Postby iambiguous » Thu Sep 07, 2017 6:49 pm

phyllo wrote:
Or, as you noted below of science, telling us how something works doesn't explain why it works that way and not another way. Or, in a teleological sense, what it all "means".

Clearly none of us really knows. Or, rather, if some folks do, I haven't come into contact with them.
And if you did come into contact with those folks who know and they told you all they knew, you would reply that it's in their heads.

... and away we go with the same yoyo. :eusa-violin:


Just out of curiosity, sometimes I prompt you to make an actual intelligent argument on this thread. And, other times, I seem to reduce you down to "retorts" like this one. Which, as we all know, is just around the corner from huffing and puffing and name-calling.

I know that you are exasperated given all that you have to lose if my own frame of mind here comes to prevail "in your head". I get that. And in part because over the years, I have confronted it among any number of objectivists. Both the God and the No God embodiments.

But rest assured: I still cling to the hope myself that moral nihilism in an essentially absurd and meaningless world that topples over into oblivion for all of eternity is still just an "existential contraption".

My own. Here and now.

I once roundly rejected it myself. And there is always the possibility of bumping into a new experience, a new relationship, a new source of knowledge/information that persuades me to shift gears "in my head" once again.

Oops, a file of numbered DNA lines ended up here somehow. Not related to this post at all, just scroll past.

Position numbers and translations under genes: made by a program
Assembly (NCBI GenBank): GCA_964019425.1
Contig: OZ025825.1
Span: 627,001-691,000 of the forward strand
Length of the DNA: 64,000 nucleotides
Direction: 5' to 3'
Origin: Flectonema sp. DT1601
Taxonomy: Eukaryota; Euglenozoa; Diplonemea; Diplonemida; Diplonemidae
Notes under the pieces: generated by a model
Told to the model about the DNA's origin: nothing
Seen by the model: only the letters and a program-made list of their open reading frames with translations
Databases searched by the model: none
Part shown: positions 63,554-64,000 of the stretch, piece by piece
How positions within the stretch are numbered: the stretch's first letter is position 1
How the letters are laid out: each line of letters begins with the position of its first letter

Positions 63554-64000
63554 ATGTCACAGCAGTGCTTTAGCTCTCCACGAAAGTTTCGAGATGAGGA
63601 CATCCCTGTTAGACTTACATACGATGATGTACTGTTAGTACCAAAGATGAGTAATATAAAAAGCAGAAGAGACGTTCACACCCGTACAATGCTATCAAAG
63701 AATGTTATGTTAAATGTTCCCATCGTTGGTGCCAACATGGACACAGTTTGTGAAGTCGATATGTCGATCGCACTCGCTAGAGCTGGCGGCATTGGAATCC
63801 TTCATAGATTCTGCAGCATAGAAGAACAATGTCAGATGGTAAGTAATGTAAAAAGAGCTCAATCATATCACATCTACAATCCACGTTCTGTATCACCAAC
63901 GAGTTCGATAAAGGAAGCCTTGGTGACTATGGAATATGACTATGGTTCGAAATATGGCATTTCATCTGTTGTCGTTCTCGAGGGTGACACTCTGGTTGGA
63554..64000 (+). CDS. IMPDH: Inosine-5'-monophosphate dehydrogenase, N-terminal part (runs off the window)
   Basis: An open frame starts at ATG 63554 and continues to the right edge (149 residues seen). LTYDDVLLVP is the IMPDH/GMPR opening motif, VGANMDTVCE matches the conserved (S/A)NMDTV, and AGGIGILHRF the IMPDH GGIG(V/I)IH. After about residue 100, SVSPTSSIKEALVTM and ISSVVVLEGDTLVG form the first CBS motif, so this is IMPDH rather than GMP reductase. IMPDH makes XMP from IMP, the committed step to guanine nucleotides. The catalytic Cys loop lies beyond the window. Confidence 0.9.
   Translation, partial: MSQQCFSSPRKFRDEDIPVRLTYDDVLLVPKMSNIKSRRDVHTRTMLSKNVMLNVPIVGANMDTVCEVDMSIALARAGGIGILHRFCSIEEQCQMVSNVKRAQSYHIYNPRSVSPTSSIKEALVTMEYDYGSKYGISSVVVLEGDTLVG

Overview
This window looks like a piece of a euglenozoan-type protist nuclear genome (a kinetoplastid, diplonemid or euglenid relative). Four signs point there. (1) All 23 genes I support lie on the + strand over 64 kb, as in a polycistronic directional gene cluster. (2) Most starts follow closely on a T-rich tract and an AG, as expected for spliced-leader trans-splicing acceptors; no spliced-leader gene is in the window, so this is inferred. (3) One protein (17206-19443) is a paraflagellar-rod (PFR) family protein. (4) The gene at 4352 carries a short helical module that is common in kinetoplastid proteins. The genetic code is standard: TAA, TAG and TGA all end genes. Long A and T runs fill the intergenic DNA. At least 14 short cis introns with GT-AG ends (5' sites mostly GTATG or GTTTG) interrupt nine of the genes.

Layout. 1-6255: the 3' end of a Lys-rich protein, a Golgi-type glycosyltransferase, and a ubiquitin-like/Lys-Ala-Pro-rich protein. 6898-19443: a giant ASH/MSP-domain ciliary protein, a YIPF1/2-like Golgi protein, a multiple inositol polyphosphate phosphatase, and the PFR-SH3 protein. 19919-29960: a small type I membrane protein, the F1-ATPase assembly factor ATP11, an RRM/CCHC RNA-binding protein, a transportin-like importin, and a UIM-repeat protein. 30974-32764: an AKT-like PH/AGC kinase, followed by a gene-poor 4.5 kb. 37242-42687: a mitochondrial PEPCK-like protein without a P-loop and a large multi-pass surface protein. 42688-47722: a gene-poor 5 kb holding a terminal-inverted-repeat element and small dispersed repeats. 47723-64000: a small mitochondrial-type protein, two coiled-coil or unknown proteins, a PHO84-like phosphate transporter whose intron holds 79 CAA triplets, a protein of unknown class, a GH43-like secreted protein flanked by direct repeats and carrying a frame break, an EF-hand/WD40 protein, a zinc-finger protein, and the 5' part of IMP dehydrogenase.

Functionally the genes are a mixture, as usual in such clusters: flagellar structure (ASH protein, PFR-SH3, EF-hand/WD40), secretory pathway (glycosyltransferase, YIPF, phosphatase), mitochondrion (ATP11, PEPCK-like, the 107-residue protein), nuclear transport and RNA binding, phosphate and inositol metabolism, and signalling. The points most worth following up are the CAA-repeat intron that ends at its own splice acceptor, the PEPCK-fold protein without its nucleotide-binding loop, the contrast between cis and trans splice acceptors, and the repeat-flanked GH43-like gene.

But [in the end] it always comes down to the extent to which others are able to convince me that what they believe in their head does in fact coincide with that which can be demonstrated to in fact be true for all of us. Out in the world of actual human interactions.

That's what I cling to. The knowledge that the possibility my own moral dilemma on this side of the grave and my dire trepidations regarding the fate of "I" on the other side of it, are almost certainly far removed from whatever the actual objective reality is.

The reality. An understanding of Existence itself. An understanding in which we finally grasp how and why there is a "human condition" at all in the stupefying vastness of All There Is.

Assuming, for example, that our own universe may well be but one of an infinity of others.

"I" in all of that!!!